Month: November 2016

Inservice about Peripheral Vision

Many of my students with CVI use their peripheral vision for looking. I struggled to help staff and parents understand exactly what this means as far as visual accessibility of learning materials for the child. I devised an inservice for staff and parents that simulates what kids see when they use peripheral vision. Using this, staff and parents can really live that inaccessibility.

I place people into teams of two. One person on the team is “has” CVI with only peripheral vision use. I ask them to focus on a target in the room and not turn to look at any materials their partner will present.

The other team member shows their partner with CVI three kinds of learning materials in their peripheral field:

  • A 3D object
  • Pictures from a book
  • Communication icons
  • Words in large print

I ask the peripheral vision user to tell me what they can see during each presentation. It becomes so clear that using peripheral vision, the child can only see color and vague shape.

This inservice, yet again, gives me an opportunity to talk about the child’s assessed functional vision. I have the opportunity to again stress the possibility of improvement for children with CVI. Working with accessible learning materials with environmental adaptations matched to the child’s CVI assessment, will build visual skills towards that ventral stream use that we all want for the child but for now, these kinds of learning materials are inaccessible.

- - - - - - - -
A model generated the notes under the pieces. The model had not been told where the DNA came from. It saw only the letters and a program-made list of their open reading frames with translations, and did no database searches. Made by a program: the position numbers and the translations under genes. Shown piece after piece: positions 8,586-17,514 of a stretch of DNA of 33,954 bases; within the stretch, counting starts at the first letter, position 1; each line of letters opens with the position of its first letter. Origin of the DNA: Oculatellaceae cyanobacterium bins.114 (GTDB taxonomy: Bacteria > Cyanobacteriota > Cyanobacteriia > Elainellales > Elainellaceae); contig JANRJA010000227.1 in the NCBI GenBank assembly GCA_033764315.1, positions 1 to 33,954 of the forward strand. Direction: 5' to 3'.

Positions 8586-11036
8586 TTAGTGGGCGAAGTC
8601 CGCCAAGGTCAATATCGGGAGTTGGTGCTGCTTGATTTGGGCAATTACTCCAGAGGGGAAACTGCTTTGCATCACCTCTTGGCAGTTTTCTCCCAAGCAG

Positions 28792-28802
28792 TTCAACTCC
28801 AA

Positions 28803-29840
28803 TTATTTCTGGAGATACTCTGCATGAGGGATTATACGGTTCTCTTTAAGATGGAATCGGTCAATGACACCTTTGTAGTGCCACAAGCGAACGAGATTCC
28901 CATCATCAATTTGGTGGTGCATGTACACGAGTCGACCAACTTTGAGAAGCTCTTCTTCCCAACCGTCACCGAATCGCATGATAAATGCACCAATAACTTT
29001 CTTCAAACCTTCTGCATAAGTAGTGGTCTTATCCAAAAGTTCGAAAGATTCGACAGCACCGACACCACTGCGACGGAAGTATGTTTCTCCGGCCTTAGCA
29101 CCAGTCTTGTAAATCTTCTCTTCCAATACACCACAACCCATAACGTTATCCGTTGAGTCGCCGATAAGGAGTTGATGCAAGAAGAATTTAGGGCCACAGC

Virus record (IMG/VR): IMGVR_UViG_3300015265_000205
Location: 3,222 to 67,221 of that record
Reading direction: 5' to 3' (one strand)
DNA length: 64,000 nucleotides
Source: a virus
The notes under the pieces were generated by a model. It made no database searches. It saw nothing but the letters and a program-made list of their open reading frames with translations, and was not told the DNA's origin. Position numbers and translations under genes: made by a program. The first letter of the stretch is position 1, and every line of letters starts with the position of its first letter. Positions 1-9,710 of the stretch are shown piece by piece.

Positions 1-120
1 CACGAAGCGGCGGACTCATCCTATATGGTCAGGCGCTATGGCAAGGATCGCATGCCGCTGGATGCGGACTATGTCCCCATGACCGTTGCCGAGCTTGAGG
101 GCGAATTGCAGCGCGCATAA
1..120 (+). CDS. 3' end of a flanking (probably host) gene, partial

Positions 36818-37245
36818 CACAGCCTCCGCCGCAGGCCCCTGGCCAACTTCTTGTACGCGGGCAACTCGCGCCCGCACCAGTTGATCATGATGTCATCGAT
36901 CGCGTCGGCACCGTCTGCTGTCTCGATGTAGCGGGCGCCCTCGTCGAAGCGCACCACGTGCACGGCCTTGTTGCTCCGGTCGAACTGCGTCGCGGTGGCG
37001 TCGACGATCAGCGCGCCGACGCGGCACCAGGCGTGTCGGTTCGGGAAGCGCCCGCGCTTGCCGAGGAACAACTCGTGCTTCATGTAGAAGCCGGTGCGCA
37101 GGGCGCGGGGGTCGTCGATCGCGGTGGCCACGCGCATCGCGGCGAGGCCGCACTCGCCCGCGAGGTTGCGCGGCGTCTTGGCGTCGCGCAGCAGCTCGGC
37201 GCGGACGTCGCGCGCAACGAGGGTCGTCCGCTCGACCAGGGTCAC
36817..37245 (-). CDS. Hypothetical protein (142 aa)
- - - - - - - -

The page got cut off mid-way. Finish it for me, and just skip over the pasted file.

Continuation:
The inservice provides the experience of inaccessibility.

Understanding Color in the Brain

I always find it so exciting and encouraging when brain research about the visual system continues to unwrap the great mysteries of the brain. This understanding can only move us forward in understanding CVI and in assessing whether interventions are working. I am deeply interested in why my children behave the way they do. Here is a recent article from Spectrum MIT, a publication from Massachusetts Institute of Technology: http://spectrum.mit.edu/fall-2016/color-decoder.

Non-Complex Concept/Choice Board

To reduce complexity on a concept/choice board, I used corrugated black plastic to create the board.  I used black Velcro so the Velcro would not become another item in the array. (It disappears against the black plastic).

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I wanted to be able to notice any visual behaviors so created a window. I was concerned that my eyes and face would become another item in the array. Using black screen like the kind used in window screens, I covered the peek hole. Now this board can be held up at the child’s best distance and at her eye level. I can watch exactly where she is looking and at what she is looking no matter how quickly she looks. I can reach around the board and create movement to draw her visual attention to the described item.

Version 2

This is really helping the team understand whether this child understands the visual information, the concept being discussed and or the choices being made. I can present 1, 2, 3 or 4 icons on this board depending on the child’s assessed presentation needs.